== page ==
Ulla Darni: The Art of Light

Ulla Darni’s painting style is the reverse hand painting technique where she paints the foreground before she paints the background.

Luminous is really the only way to describe the colorful floral chandeliers of artist Ulla Darni. Who could imagine turning essential light into warmth through color and art.

Sandy Sardella has. She is the owner of Pismo Fine Art Glass in Denver, Colo., and has featured Darni’s floral abstract painted chandeliers in her shop for more than 12 years now. As an artist herself, Sardella recognized that the hand-painted chandeliers were more than art, they were a collectible as well. “Many people have more than one,” she says. “They have a lamp or a floral lamp. They just keep adding to their collection.”

Darni’s original work is usually floral or floral abstract. “The inspiration for my own work was literally Dutch paintings of the florals. I always loved those,” she says. But to an observer, it is the brilliant color and realness of the flowers themselves. “I literally use only four colors: red, white, blue, green. Those colors make everything you see.” All of the variations of color are made from only those four, she says.

While it is the color and the floral arrangement that catches an eye first, the technique itself is wondrous, too. It is a reverse painting. Incredible as it seems, each design is painted on the inside of the chandelier, not the outside. It began as an art form probably in the early 1800s and associated mainly with clock faces, icons and some folk art. But by the early 20th century, reverse glass painting of historical, patriotic or rural scenes were the vogue, too.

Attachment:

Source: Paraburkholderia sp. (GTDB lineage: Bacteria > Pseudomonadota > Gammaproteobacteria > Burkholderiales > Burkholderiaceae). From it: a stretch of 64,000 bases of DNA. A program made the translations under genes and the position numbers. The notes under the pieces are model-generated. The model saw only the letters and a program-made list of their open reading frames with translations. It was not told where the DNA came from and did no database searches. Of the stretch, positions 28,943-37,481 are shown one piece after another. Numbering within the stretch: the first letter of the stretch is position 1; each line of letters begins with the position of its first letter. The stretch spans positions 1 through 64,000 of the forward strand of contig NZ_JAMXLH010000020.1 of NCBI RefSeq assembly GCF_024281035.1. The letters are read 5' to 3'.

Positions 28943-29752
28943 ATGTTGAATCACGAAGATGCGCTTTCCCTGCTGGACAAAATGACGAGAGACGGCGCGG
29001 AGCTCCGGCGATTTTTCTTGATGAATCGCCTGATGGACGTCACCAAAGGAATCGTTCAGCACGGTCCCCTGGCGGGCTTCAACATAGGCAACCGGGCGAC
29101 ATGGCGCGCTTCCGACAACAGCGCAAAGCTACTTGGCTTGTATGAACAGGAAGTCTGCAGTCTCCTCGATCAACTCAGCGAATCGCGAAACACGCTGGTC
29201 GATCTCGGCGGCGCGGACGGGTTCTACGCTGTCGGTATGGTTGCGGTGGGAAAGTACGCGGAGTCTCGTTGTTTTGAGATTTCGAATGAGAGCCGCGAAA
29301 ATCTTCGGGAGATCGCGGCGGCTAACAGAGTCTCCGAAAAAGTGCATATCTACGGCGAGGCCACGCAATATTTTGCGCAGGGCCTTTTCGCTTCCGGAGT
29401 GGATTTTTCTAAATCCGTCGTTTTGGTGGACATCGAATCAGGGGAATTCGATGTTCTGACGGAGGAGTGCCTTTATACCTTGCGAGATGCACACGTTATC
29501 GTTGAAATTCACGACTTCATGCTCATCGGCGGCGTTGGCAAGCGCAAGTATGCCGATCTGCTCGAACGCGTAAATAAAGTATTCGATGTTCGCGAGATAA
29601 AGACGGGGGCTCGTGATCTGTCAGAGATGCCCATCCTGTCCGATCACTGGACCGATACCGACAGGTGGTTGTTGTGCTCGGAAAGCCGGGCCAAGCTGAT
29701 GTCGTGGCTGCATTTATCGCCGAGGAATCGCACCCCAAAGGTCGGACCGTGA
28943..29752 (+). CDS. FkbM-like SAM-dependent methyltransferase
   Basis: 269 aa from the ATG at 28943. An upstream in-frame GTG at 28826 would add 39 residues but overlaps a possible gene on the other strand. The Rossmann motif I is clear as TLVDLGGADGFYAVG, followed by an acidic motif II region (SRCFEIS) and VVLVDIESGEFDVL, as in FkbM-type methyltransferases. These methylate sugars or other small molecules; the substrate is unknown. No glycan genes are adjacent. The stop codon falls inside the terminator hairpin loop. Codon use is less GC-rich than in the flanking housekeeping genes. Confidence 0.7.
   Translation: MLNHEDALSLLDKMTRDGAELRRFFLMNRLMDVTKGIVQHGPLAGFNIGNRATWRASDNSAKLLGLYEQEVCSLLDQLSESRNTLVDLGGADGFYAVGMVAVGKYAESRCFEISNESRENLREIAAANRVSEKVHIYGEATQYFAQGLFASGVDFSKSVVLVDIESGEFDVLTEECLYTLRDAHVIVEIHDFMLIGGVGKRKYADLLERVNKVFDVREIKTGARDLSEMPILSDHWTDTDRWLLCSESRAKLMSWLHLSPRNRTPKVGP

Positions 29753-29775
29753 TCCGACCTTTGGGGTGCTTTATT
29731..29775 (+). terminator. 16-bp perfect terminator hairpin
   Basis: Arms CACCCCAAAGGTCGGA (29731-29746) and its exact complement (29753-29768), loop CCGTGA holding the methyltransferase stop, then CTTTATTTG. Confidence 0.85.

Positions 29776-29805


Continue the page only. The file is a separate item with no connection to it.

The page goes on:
“The process that Ulla uses is that she has the glass chandelier blown and then it is sand blasted to give it a soft effect. Her painting style is the reverse hand painting technique where she paints the foreground before she paints the background,” Sardella explains. “So it’s a very complicated process. You have to try to envision what it’s going to look like by starting at the front and working to the back. It’s totally opposite to how you would do a painting.”

Complicated or not, the style evokes the simple pleasure of relaxing in a forest glen surrounded by the first color of spring flowers.

Darni is now branching out and painting onto flat panel glass with a light source installed behind the glass panel to evoke the same kind of wondrous light source as her signature chandeliers.

But will Darni transition totally from chandeliers to flat glass artwork? “I don’t think I’ll get completely away from painting the chandeliers,” Darni says, “but I have a feeling that the new work is pushing their way in.”

Pismo Fine Art Glass carries both Darni’s original work and her multiple originals, meaning that additional skilled glass artists also contribute, but they follow a pattern that she creates. Her original work is priced from $5,500 to upwards of $80,000 for a panel that is 6 feet by 10 feet across. The multiple originals are priced from $3,700 to $5,700.

“My love for flowers will never go away. I’m in love with doing it and I hope to stay in love with doing it forever. I can’t see it any other way.”

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